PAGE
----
I quickly paid and left, and dashed to the car as soon as I was out of view. It was raining, so hopefully I didn't look too out of place running with a package in my arms, but passers by must have wondered why I was beaming. If something like that ever happens to me again, it's good to know there's a suitable expression for it. Thank you, Karen and Madge! When Mom comes to visit this summer, she'll know exactly what I mean if we're looking at antiques and I say "Start the car, Mom!"

More info about the design: Sandra Starley shared a link to a wonderful blog by Barbara Brackman, where you may see several examples of the motif. Click here

Tuesday, April 22, 2014

I collect books...

after receiving the 1995 Uncoverings, there are only two editions missing
from my collection
I collect books, and guess what? I read them! Well, you didn't think I just looked at the pictures, did you? (L.O.L.)

The 1995 Uncoverings received yesterday from Audrey Waite is simply wonderful. I just read Merikay Waldvogel's remarkable paper about Mountain Mist. Pattern "X", the New York Beauty is still a bit of a mystery, but it was fascinating to read about Frederick J. Hooker, Margaret and Ruth Hayes, Phoebe Edwards, and the letters saved by Margaret Hayes.

bookshelves, around 2008
In the summer of 2008, my home was remodeled and the design for the great room included some book shelves. At the time, I did not know how I would fill those shelves. As it turned out, I should have built more shelves. Perhaps when the other half of the house is remodeled...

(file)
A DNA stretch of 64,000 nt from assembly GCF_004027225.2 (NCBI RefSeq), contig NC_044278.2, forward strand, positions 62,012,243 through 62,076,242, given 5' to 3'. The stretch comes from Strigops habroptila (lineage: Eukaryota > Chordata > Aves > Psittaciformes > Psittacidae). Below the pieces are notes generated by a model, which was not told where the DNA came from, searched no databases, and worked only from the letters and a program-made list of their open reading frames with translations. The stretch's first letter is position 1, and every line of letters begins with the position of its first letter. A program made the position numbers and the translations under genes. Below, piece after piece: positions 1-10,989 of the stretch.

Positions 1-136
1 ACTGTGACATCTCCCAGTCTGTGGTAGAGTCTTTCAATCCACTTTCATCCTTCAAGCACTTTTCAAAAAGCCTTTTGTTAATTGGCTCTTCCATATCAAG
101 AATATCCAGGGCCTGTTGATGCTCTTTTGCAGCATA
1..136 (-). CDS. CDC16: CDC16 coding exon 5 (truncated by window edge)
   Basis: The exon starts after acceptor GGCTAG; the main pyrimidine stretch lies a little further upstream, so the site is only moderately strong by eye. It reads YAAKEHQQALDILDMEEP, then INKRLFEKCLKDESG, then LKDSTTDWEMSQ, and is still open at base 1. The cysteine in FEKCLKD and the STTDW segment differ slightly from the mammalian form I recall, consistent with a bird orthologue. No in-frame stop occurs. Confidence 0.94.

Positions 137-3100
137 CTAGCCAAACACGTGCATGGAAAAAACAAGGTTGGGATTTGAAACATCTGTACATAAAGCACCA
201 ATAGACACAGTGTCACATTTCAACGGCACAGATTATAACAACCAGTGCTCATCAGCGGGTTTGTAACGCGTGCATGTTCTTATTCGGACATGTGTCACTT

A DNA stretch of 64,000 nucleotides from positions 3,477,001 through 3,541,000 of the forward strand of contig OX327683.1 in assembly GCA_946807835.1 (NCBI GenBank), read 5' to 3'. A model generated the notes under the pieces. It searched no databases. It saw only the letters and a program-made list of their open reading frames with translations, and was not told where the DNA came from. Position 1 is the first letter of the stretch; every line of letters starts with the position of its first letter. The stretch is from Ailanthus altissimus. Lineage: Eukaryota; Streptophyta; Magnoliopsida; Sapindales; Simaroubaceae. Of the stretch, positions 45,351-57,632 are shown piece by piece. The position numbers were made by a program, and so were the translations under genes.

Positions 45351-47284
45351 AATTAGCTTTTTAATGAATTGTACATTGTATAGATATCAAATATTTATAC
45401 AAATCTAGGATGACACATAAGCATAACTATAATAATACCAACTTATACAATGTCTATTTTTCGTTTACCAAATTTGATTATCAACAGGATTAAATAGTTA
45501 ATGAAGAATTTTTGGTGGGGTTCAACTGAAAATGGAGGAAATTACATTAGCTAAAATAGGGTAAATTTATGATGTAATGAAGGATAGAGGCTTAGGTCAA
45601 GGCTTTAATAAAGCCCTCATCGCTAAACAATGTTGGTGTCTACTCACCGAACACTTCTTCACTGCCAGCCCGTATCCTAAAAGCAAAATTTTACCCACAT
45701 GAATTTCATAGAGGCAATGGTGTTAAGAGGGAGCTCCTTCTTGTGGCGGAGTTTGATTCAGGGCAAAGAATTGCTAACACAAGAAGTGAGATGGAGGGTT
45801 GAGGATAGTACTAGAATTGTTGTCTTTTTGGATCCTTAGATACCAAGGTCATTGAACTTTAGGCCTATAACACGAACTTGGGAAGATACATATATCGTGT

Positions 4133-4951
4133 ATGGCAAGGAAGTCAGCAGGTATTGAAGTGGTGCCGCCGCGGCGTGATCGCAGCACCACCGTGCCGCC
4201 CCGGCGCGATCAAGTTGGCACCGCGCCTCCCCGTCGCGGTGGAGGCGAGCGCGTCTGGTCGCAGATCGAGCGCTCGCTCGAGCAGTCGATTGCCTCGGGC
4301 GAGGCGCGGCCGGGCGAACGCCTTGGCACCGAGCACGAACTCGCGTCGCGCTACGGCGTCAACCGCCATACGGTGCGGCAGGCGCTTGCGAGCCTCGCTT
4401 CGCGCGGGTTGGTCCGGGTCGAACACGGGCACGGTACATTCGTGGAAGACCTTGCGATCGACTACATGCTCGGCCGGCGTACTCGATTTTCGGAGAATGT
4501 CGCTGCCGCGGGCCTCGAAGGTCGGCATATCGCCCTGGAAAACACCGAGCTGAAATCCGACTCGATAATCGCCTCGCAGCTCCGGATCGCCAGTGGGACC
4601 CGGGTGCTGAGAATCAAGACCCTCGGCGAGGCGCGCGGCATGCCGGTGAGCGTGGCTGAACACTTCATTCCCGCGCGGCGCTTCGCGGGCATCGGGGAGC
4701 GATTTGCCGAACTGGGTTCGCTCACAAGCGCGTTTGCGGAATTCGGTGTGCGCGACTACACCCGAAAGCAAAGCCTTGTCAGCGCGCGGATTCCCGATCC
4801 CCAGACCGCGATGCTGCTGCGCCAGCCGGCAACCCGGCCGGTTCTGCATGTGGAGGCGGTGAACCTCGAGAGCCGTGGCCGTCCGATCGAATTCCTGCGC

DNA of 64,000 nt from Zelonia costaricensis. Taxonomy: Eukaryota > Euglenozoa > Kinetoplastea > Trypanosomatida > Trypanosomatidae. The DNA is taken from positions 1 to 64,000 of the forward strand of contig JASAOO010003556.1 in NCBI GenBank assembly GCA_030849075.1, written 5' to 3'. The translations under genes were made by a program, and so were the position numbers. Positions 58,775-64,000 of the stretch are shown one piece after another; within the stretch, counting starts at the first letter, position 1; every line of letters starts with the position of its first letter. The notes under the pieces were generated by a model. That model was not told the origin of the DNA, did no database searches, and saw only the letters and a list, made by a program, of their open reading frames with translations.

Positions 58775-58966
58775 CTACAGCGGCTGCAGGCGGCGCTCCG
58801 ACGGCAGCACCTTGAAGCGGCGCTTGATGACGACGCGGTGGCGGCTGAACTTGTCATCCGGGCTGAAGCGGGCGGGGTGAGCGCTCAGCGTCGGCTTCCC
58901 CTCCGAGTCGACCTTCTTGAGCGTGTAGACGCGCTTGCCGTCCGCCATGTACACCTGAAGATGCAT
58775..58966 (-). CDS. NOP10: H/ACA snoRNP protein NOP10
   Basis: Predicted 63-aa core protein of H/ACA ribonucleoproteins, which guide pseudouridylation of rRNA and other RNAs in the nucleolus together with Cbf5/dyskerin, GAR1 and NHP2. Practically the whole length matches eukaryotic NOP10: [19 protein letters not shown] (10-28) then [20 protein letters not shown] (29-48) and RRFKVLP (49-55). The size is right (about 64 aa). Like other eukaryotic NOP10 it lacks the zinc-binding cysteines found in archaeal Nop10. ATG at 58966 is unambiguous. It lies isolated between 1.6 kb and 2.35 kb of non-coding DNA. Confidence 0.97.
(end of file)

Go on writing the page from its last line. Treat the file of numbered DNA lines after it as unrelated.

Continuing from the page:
bookshelves, 2014
Those shelves are nearly full now, and what a joy it has been collecting all those books! Many of the books were written by people I have met. Many are personally signed. In 2008, those authors were just names. Now they are friends, acquaintances and colleagues. The top shelf on the left includes self-published books, magazines with articles about my collection, and books with quilts from my collection. I'm sure it will also be full soon.

I am still looking for the 1996 and 1999 editions of Uncoverings, by the way. If anyone out there has duplicate copies available, I would love to buy them.

Monday, April 21, 2014


Previously published information is always helpful, even if it does not reveal any new information. Publications have dates and show research progress at specific points in time. The April 1981 Quilter's Newsletter Magazine article, "The Great American Quilt Classics, New York Beauty" contained a lot of information that was later disproved. A 1995 Article by Barbara Brackman was much closer to today's research.

Mountain Mist New York Beauty, c. 1930
I received the January/February 1995 issue of Quilter's Newsletter Magazine today, and was very interested in Barbara's article, "New York Beauties, from the Rockies through Tennessee and Texas". It was illuminating, in more ways than one. The article showed exactly where quilt history research about the New York Beauty design was almost 20 years ago, and the research was much closer than it had been in 1981.

Today, I also received one of the few editions of "Uncoverings" I had been missing, the 1995 edition. Audrey Waite was very kind to offer it to me when she saw my post about collecting all the American Quilt Study Group research journals. The 1995 edition includes a paper about Mountain Mist by Merikay Waldvogel, whose research is impeccable. I'm looking forward to reading it.

Did you know I was an avid collector of periodicals, research materials and ephemera? Today I also received a 2006 booklet called "New York Beauty" by Cheryl Phillips and Karla Schulz, which included plexiglas templates. Very cool!